You can enjoy late parenthood with smart financial planning


For late parents, time is very important, and so is making a plan with an expert’s help.

Money matters suddenly become a big headache for freewheeling couples who embrace parenthood late in their lives. Having a bindaas time with double income can be a boon, and also a curse as Godbole found out recently. In their early 40s, Godbole thought they had a given a pass to parenting until cherubic Shreya was born last year. The sudden emergence of real responsibility, the prospect of a career taking a step back at least for the mother, and the job of planning a secured future of a child who will be just 18 when parents hit 60s can be unnerving. Financial planners tell DNA Money what are the challenges and also the solutions.

Sands of time: Old is a relative term, but older isn’t. Couples these days are often becoming parents much later in lives. While these gives them time to focus more on careers and at least theoretically save more, higher disposable incomes often lead to higher expenses. When it strikes them that they are now parents, their world can change. “I have a client in his 50s who has been blessed with a daughter. He had no liquid savings but bought a couple of properties and other things. It’s now that they need to really sit and structure a solid financial plan. The fact is when his daughter becomes 18, he will be close to 72. When he turns 75, she will be just 21. Time is very important and so is making a plan with help of an expert,” says Amar Pandit, founder of wealth management advisory Happiness

Gaping gap: Assuming young parent or a couple having a child in mid or late twenties has a huge advantage as he/she/they have enough time to plan for their child’s well-being as a small contribution can help them achieve their goals in a time of requirement. Most importantly, when you start early, your available surplus is also lower than the later years as your income keeps rising gradually.

“A mere Rs 3,000 invested regularly on a monthly basis for 20 years can yield about Rs 44 lakh @ 15% per annum and you will need to invest at least Rs 16,000 regularly for 10 years to achieve the same target. That’s over five times! Naturally, the power of compounding is a very essential tool,” says Abhinav Angirish, managing director and founder, Additionally, for late parents in early 40s, other commitments like housing loans and other EMIs are also already committed for. Besides, other expenses like child’s higher education, marriage planning also comes up at a time when it is actually the time for them to retire.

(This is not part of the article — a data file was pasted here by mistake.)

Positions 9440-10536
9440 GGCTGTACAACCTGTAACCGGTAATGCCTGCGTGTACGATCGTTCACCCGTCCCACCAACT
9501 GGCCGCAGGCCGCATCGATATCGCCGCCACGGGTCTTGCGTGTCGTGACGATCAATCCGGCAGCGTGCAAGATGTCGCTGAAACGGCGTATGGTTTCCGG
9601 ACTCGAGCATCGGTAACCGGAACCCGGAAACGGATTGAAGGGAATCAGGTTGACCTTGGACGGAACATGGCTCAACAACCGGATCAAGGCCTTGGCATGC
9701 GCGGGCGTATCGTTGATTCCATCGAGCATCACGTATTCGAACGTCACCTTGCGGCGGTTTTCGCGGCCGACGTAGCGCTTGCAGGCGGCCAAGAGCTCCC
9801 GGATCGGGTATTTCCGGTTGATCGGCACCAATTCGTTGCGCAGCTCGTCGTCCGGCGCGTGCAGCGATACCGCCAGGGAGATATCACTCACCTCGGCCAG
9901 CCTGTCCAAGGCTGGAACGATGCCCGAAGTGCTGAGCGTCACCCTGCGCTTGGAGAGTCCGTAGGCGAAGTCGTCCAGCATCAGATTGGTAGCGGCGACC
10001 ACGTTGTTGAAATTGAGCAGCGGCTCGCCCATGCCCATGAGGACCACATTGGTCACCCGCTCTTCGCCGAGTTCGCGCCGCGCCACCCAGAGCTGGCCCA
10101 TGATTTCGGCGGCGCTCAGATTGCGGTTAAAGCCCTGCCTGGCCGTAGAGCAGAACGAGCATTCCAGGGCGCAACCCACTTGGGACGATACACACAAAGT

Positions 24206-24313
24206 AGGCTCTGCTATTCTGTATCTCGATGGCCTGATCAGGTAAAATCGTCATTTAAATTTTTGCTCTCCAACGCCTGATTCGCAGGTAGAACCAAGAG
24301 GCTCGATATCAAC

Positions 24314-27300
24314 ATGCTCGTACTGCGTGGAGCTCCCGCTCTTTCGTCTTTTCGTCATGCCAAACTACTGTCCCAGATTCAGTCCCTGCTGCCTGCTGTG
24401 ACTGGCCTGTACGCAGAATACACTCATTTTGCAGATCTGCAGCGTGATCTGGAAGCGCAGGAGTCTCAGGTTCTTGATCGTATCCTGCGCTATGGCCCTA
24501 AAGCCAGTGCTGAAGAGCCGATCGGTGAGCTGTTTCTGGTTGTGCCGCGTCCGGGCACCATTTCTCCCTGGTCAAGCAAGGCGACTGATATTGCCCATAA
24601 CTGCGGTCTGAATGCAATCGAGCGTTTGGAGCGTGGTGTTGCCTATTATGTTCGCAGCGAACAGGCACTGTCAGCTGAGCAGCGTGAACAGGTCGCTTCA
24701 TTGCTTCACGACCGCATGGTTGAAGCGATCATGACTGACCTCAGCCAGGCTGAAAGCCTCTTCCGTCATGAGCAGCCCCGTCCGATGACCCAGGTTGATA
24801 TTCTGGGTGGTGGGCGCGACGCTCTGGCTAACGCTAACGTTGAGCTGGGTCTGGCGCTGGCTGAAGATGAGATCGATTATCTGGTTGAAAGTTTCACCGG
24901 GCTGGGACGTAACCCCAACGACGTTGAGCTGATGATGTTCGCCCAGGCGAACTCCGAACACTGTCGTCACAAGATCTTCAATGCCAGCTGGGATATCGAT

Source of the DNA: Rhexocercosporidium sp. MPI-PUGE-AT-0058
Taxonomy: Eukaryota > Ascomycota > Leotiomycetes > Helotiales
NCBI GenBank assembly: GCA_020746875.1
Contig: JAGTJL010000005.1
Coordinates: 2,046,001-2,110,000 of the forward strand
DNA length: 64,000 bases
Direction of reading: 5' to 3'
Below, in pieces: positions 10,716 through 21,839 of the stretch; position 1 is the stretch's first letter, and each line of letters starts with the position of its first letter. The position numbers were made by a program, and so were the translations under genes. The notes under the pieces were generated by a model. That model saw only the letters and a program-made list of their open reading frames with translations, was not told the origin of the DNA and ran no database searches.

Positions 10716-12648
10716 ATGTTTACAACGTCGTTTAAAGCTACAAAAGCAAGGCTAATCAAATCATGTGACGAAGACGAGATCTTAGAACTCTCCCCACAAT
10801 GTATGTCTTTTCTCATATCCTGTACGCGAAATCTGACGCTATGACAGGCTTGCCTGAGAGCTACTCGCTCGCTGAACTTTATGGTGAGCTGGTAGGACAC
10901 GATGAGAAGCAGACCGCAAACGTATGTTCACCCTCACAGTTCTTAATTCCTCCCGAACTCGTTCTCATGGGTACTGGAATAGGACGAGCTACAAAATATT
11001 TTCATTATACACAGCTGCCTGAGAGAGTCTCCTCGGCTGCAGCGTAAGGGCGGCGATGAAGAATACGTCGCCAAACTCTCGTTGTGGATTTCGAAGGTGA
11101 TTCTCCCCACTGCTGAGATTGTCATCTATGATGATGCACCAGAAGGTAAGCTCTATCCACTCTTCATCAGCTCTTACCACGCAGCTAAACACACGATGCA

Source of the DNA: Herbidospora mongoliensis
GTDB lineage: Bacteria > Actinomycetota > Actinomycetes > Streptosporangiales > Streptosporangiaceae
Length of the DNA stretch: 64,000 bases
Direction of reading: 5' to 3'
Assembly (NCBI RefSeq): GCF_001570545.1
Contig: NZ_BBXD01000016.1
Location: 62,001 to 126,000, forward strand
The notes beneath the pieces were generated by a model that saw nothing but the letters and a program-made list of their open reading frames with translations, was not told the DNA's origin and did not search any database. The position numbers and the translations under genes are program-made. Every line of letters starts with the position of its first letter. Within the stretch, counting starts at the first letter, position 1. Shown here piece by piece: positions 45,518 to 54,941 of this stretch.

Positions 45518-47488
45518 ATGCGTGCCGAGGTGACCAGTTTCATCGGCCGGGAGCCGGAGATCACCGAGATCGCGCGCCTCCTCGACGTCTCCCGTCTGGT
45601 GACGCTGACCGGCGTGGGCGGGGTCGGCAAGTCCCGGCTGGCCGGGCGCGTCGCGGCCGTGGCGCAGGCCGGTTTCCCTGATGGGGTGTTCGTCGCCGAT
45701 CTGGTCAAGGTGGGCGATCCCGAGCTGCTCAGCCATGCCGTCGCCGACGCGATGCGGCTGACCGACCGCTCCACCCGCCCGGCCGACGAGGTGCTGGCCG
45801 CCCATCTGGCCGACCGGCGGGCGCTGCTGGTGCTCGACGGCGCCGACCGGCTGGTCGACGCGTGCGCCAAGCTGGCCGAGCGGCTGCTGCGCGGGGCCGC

Save, invest and plan: Once late couples sit down, they will clearly see the major milestones ahead of them. Child’s primary and secondary education, college and higher studies and eventually marriage are the milestones for the child. Side by side, parents will also face their retirement. “However, retirement can be postponed by a few years. Nowadays, 70 is the new 60. What is most important is the amount of money required to attain the child’s life milestones or goals. Depending upon their risk profile and present asset/investments picture, parents can take the required risk to achieve those goals. It should not be a difficult task if they are able to plan and execute according to the plan. But yes, the margin of error is small since they are late parents.,” says Anil Rego, founder, Right Horizons.

No quick repair: Ideally, many would think and recommend that couples or even unmarried individuals plan for their family regardless of them already having started one. But that easier said than done. When working husband and wife earn the fairly good amount of salaries, expenses are high too. “Once a child is born, these couples need have a family budget. This could mean reducing lifestyle spends like trips, buying gadgets and generally spending money at free will. A child is a 25 or 30-year commitment. The expenses will keep growing as they grow up, till they earn and settle on their own. When you marry and have kids early, responsibility comes early as well. Later in life, instilling the same sense of responsibility means tough decisions,” says Suresh Sadagopan, founder, Ladder 7 Financial Services.

However, for those couples who have saved, it is definitely easier to change the course. Firstly, balance the family budget. Two, decide on the financial plan for four-five years when the wife/husband will take a break to be a full-time parent. Three, buy protection like life insurance to prepare for unforeseen events.


  1. For late parents, time is very important, and so is making a plan with an expert’s help
  2. By starting early, your available surplus will be lower than the later years
  3. Depending upon their risk profile, parents can take the required risk to achieve goals
  4. Balancing family budget could mean reducing lifestyle spends and extravagance
  5. Depending upon their risk profile, parents can take the required risk to achieve goals

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